• Playoff - UB points = 0.5 x Final points
  • Playoff - LB points = 0.375 x Final points (75% of Playoffs - UB points)
  • Group points = 0.25 x Final points (50% of Playoffs - UB points)
  • League points = 0.625 x Final points (125% of Group points)
  • Event Invitation points = 0.125 x Final points
  • Event Qualification points = 0.375 x Final points
  • League points are higher than Group points, because leagues are considered to be more balanced in competition. A league with a (quasi-)Swiss system, such as ESEA or WINNERS LEAGUE, will match teams with a similar record. Events with a group-stage round-robin typically contain a mix of stronger and weaker teams.
  • A Third Place playoff match is considered as a single Lower Bracket match (between the two losing teams of the semi-finals), and scored accordingly.
Forfeit Wins

No points are given for wins by forfeit (FFWs).  

Single-Map vs. Multi-Map

The base points system is based on a single-map scenario (BO1). In the case of multi-map matches (BO3 or BO5), points will be multiplied by 2. The distinction between single-map and multi-map is administered separately for each event’s league/group stage and its playoff stage. Example: ESEA regular season matches count as single-map matches, but the playoff matches count as multi-map matches.

  • There is no distinction between BO3 or BO5 for multi-map matches, because BO5 matches are rare.
  • A BO2 format, such as the one used at WESG Finals, will count as two single-map matches rather than as a multi-map match.
  • When there's a split format, e.g. BO1 upper bracket but BO3 lower bracket, then multi-map scoring is applied. However, an upper bracket BO1 win will be recorded as "0.5" to offset the multi-map multiplier.

In the ranking, points are rounded to the nearest integer.  

4. Points Normalisation

The points in the ranking are "normalised", which means that the ranking doesn't show the actual number of event points for each team. Instead, teams will have between 1 and 1000 ranking points, somewhat comparable to how the HLTV ranking works. The ranking points are still based on the event points, but with an extra calculation derived from the points leader. The idea behind this is to make the absolute difference in points smaller between all the teams, but still maintain an accurate relative difference between the teams. Example As of 14 December 2020, Galaxy Racer Fe had the most event points (points scored from winning games / events): 2393. Their points are then divided by 1000: 2393 / 1000 = 2.393. Every team then has its event points divided by this number to end up with the number of ranking points (points displayed in the ranking):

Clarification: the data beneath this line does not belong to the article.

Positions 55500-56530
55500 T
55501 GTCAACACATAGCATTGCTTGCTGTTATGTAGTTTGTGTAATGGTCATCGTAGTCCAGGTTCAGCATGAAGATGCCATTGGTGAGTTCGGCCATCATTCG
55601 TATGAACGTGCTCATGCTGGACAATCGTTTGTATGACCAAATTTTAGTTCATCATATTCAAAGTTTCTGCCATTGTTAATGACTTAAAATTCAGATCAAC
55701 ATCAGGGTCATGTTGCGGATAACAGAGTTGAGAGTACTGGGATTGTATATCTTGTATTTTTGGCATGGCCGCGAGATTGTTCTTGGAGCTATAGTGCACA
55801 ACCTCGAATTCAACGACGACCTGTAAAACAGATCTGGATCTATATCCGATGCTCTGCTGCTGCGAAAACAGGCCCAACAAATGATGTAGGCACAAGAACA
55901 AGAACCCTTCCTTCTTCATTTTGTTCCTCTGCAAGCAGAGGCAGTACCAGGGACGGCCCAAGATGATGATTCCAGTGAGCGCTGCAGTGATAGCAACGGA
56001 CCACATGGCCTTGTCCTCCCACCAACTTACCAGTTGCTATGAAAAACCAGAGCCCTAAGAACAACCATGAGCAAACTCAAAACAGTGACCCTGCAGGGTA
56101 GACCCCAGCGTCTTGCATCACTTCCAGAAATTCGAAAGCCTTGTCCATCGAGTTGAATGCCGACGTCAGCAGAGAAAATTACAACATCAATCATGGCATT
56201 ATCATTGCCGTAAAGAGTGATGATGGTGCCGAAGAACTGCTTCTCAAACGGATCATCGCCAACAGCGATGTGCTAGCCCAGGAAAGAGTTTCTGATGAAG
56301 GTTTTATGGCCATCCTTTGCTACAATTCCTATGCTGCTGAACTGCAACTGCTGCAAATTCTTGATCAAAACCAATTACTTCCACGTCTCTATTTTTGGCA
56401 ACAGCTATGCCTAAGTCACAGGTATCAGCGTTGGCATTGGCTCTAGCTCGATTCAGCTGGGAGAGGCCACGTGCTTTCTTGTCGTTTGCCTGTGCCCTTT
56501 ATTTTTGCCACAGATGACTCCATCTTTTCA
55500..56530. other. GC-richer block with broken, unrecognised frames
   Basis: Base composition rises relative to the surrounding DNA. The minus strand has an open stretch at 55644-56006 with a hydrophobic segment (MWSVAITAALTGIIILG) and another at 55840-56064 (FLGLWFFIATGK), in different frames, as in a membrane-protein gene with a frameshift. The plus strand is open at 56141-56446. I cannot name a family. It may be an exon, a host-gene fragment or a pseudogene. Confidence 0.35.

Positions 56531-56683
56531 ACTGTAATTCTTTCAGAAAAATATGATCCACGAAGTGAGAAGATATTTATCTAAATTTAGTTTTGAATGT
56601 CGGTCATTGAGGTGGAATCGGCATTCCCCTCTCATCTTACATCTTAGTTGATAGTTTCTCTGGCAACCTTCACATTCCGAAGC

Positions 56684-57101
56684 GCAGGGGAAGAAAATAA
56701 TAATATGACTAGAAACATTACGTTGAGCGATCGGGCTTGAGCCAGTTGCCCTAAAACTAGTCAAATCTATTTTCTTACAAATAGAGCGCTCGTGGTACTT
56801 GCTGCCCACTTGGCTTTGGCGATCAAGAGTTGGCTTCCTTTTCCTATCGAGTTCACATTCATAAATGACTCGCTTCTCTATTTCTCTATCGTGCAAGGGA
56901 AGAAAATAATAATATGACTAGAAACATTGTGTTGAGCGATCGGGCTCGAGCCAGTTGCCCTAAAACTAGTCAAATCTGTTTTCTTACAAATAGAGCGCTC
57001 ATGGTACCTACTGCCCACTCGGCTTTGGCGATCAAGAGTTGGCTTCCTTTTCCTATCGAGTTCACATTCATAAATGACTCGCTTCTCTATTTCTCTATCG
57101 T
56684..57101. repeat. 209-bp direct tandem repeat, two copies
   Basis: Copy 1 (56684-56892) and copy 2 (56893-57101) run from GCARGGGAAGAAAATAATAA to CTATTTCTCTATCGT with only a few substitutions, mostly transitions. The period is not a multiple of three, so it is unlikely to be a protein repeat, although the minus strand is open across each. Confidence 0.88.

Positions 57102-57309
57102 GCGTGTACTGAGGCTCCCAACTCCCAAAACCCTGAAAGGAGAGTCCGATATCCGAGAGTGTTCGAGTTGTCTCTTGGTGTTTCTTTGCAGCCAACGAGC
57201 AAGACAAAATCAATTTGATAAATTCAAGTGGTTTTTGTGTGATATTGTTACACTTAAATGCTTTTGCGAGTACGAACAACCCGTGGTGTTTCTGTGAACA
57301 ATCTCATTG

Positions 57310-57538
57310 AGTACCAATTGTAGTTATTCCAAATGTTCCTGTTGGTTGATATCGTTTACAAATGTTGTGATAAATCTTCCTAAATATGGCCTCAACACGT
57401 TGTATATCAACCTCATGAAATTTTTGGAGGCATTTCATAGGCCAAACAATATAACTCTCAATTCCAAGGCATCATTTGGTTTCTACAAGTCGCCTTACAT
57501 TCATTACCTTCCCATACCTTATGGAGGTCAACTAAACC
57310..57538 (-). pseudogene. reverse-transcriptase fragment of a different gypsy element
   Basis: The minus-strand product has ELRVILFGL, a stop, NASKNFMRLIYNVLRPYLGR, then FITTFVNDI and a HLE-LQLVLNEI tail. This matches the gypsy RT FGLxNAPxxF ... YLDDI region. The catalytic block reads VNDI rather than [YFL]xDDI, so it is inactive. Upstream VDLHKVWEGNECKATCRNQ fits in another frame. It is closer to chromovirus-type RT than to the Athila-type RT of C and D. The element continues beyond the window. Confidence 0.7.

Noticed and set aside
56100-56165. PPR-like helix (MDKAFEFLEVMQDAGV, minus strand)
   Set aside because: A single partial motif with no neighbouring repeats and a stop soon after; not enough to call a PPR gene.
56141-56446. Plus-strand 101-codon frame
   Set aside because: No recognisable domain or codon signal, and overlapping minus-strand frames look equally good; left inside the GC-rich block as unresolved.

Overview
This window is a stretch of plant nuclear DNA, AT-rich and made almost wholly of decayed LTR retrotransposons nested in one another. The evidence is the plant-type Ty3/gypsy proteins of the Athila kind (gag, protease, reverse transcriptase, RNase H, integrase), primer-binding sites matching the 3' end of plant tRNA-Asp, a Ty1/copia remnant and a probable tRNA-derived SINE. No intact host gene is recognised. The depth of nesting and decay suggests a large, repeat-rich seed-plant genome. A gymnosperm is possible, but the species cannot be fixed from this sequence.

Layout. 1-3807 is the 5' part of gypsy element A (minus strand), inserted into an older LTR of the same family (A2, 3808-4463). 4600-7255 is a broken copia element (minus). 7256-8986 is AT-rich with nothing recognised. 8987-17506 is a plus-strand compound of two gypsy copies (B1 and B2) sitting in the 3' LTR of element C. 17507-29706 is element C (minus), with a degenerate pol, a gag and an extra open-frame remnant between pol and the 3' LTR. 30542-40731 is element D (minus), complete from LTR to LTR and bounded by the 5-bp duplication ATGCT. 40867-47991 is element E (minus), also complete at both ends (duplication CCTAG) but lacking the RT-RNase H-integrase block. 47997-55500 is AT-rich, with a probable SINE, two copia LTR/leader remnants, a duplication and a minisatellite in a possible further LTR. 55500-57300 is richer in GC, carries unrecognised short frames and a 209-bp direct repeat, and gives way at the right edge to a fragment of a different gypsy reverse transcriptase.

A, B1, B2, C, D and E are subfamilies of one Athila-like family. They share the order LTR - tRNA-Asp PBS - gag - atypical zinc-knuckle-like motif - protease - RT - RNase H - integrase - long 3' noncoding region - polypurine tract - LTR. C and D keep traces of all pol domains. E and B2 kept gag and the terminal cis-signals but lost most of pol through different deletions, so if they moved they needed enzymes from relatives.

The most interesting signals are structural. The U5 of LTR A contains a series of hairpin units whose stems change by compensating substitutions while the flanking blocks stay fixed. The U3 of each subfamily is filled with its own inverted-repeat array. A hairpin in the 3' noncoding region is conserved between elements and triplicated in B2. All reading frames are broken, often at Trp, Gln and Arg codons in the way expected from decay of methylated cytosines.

• Galaxy Racer Fe: 2393 event points divided by 2.393 = 1000 ranking points
  • XSET: 2082 event points divided by 2.393 = 870 ranking points
  • FURIA Fe: 1977 event points divided by 2.393 = 826 ranking points
  • and so on.
  • The number of event points that the #1 team has will be different from moment to moment. The ranking denominator is dynamic and will always be recalculated with each update. If next week's event points leader has 2425 points, for example, then every team's ranking points will be calculated by dividing their event points by 2.425.
  • The #1 team in the ranking will always have 1000 ranking points.
  • A team needs at least 1 ranking point to be included in the list.


D. Points Degradation

Nothing lasts forever. Any points gained by a team will lose value over time. Currently, points are set to degrade over 240 days in three stages:

  • Stage 1: First 40 days since the event
  • Stage 2: From 41 till 120 days since the event
  • Stage 3: From 121 till 240 days since the event